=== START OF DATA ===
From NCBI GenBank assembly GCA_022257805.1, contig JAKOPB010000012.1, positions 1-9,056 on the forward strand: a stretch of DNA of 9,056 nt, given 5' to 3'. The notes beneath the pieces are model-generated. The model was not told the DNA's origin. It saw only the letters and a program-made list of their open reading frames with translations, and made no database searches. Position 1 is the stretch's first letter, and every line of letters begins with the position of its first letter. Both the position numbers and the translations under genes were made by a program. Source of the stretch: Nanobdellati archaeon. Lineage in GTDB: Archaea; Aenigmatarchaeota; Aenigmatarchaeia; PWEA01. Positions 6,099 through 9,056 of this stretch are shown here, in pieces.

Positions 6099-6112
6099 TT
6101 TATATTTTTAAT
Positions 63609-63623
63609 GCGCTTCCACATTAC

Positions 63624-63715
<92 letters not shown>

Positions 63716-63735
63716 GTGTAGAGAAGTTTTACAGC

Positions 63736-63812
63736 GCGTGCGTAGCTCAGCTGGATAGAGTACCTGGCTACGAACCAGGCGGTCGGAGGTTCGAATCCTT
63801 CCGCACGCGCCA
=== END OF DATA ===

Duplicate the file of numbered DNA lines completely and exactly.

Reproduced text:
From NCBI GenBank assembly GCA_022257805.1, contig JAKOPB010000012.1, positions 1-9,056 on the forward strand: a stretch of DNA of 9,056 nt, given 5' to 3'. The notes beneath the pieces are model-generated. The model was not told the DNA's origin. It saw only the letters and a program-made list of their open reading frames with translations, and made no database searches. Position 1 is the stretch's first letter, and every line of letters begins with the position of its first letter. Both the position numbers and the translations under genes were made by a program. Source of the stretch: Nanobdellati archaeon. Lineage in GTDB: Archaea; Aenigmatarchaeota; Aenigmatarchaeia; PWEA01. Positions 6,099 through 9,056 of this stretch are shown here, in pieces.

Positions 6099-6112
6099 TT
6101 TATATTTTTAAT
Positions 63609-63623
63609 GCGCTTCCACATTAC

Positions 63624-63715
<92 letters not shown>

Positions 63716-63735
63716 GTGTAGAGAAGTTTTACAGC

Positions 63736-63812
63736 GCGTGCGTAGCTCAGCTGGATAGAGTACCTGGCTACGAACCAGGCGGTCGGAGGTTCGAATCCTT
63801 CCGCACGCGCCA